RSLGs are already working closely with agencies in their regions, including senior regional officials, such as Ministry of Social Development (MSD) Regional Commissioners or Ministry of Education (MoE) Directors of Education. Agency collaboration is supported by Regional Public Service Commissioners (RPSCs), who sit as members of RSLGs. Officials from government agency regional offices attend many RSLG meetings, and several RSLGs have asked their MBIE secretariat to establish officials’ groups to ensure central government agency information and programmes are informed by, and support the work of, RSLGs.

A wider group of government officials from regional offices were part of the consultation for the development of RWPs. RSLGs are already working with agencies at a regional level to progress those actions.

RSLGs’ roles have been set out in both the Terms of Reference and the annual letter of expectations from the Minister for Social Development and Employment. However, the ways in which central government agencies (outside the RoVE process) can work with RSLGs have been less clear. RSLGs can share regional insights and views with central government agencies; however, this may not necessarily influence policy development in certain areas, such as immigration.

This response looks to establish some clarity on how RSLGs and central government agencies can collaborate going forward, with the refresh of the current RWPs and development of future RWPs in mind.

… and create stronger connections across the 26 organisations involved in the development of this response

MBIE officials have led the development of this response, bringing together the views of 26 national organisations: 17 central government agencies, 2 crown entities, the 6 WDCs and Te Pūkenga (Annex 2 contains a list of all participating organisations).

MBIE first established a cross-agency Government Response Officials Group in May 2022 to discuss the themes emerging in early drafts of the RWPs. The Group included agencies whose work programmes were directly relevant to the labour market challenges and opportunities identified. Following the delivery of the RWPs, the Group agreed on the cross-cutting themes to be included in this response and worked collaboratively on relevant themes.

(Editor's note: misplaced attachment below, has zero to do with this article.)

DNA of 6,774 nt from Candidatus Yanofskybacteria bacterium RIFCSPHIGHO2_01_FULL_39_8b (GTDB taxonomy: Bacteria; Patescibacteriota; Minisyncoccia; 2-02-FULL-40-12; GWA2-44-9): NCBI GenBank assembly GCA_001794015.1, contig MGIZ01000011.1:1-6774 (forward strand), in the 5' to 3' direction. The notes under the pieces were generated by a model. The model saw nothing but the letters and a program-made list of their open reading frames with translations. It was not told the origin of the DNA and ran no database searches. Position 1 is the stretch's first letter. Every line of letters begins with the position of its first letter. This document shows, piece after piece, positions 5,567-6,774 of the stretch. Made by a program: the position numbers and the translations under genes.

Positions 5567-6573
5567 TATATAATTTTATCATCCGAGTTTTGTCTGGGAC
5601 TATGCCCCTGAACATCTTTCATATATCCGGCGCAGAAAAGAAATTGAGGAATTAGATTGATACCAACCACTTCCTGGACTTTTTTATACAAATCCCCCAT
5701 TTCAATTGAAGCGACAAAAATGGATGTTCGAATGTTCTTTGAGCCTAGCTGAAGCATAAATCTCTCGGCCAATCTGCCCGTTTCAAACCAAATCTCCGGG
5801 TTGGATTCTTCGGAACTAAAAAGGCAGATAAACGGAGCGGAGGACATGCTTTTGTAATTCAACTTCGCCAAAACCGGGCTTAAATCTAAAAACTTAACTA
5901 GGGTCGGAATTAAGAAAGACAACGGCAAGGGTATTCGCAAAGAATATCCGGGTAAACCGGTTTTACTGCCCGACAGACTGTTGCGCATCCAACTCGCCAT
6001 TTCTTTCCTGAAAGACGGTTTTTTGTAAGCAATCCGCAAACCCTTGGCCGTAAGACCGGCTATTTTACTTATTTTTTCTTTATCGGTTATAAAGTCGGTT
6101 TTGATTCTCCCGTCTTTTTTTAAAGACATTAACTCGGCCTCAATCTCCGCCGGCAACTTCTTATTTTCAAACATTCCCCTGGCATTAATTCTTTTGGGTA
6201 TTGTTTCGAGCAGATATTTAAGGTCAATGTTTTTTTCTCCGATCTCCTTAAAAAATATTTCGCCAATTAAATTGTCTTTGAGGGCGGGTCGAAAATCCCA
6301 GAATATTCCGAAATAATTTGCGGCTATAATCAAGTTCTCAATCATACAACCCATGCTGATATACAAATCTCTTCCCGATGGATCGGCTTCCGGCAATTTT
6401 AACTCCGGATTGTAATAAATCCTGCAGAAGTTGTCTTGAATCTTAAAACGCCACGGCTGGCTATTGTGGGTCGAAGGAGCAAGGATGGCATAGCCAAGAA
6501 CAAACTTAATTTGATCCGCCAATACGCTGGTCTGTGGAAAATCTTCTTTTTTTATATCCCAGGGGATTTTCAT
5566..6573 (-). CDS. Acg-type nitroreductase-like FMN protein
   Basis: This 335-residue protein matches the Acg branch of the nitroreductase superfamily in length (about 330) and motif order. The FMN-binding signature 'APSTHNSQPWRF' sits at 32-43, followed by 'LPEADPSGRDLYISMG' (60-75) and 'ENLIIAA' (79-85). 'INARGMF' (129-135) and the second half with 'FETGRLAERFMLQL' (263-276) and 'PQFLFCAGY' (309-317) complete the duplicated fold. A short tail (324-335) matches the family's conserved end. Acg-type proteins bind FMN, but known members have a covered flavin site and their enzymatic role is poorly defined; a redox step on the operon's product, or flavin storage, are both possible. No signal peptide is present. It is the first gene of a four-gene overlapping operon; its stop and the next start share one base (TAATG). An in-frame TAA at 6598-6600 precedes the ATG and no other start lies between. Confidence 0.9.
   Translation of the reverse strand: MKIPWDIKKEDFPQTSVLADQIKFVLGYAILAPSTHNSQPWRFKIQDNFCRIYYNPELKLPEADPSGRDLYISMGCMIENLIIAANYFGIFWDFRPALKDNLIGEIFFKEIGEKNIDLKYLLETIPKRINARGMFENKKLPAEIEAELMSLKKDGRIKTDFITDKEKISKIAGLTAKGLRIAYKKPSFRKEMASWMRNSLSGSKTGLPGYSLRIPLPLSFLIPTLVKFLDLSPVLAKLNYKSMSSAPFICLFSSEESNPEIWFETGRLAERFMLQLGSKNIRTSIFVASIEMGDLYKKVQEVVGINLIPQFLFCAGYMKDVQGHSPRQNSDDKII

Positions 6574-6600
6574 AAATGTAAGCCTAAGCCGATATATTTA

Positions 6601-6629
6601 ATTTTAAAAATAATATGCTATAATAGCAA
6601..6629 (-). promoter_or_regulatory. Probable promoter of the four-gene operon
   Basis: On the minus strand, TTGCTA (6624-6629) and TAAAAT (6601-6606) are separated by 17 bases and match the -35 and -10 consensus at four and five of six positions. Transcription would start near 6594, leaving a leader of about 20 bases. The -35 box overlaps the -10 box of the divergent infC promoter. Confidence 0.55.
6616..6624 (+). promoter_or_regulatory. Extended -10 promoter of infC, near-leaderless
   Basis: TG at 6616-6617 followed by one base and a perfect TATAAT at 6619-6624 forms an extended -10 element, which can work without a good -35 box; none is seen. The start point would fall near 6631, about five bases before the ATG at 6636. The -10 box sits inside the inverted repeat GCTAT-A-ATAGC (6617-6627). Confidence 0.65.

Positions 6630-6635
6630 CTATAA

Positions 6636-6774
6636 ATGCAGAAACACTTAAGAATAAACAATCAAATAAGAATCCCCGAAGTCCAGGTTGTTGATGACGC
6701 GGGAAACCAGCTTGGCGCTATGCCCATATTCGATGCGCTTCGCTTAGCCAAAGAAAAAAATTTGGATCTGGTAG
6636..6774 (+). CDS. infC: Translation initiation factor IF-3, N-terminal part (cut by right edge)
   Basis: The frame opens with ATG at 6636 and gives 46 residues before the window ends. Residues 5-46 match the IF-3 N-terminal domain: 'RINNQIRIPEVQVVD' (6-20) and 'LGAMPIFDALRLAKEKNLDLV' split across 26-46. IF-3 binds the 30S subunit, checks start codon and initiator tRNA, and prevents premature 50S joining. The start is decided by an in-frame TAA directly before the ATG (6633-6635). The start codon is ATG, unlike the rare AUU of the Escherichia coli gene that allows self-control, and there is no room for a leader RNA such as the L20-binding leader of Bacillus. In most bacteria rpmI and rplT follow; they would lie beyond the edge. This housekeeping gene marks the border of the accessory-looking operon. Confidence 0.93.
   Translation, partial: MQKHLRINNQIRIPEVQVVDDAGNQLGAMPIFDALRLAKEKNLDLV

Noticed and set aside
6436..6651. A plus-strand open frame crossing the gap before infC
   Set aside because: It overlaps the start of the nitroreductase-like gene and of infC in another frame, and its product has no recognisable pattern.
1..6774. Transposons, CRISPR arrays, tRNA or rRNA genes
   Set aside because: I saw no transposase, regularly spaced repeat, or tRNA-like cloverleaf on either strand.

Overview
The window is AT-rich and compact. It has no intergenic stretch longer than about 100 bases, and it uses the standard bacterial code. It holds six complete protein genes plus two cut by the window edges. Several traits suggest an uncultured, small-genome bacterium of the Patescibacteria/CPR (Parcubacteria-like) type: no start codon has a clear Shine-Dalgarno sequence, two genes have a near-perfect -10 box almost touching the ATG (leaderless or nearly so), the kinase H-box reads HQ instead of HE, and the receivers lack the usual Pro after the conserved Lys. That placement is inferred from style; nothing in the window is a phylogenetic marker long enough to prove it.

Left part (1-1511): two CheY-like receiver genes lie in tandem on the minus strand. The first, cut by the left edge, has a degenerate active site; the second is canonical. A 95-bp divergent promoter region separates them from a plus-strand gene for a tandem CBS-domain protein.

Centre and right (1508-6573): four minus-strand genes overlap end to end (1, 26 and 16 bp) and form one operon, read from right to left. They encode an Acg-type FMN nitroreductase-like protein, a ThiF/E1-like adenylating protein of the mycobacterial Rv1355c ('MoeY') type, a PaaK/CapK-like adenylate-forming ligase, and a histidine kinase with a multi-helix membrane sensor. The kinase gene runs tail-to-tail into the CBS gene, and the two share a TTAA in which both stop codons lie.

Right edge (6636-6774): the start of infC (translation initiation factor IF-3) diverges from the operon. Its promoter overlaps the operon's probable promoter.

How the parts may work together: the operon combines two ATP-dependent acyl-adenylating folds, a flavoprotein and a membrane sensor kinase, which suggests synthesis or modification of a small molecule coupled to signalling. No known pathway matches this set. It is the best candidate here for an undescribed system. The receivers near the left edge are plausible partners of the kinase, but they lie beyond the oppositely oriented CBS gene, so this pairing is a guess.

The draft response was sent to all organisations for consultation before being presented first to EET Deputy Chief Executives, then to EET Chief Executives and finally to the EET Ministers Group. The final response has been reviewed by the Minister for Social Development and Employment, Hon Carmel Sepuloni.

RSLGs and central government agencies are continuing work on how best to build a cohesive, coordinated labour market planning system at both a national and regional level. The future focus of this response recognises that this is an evolving process and working together is the most effective way to ensure we achieve our shared objectives.

Annex 2: List of national stakeholders involved in the development of the cross-agency response

The sections of the response are structured around a broadly consistent format

Each theme section covers:

  • key issues highlighted in RWPs within the theme
  • the alignment with government priorities
  • existing or planned key central government agency programmes designed to help address issues within the theme
  • opportunities for RSLGs and central government agencies to work together to inform, shape and influence the labour market planning ecosystem, both nationally and regionally.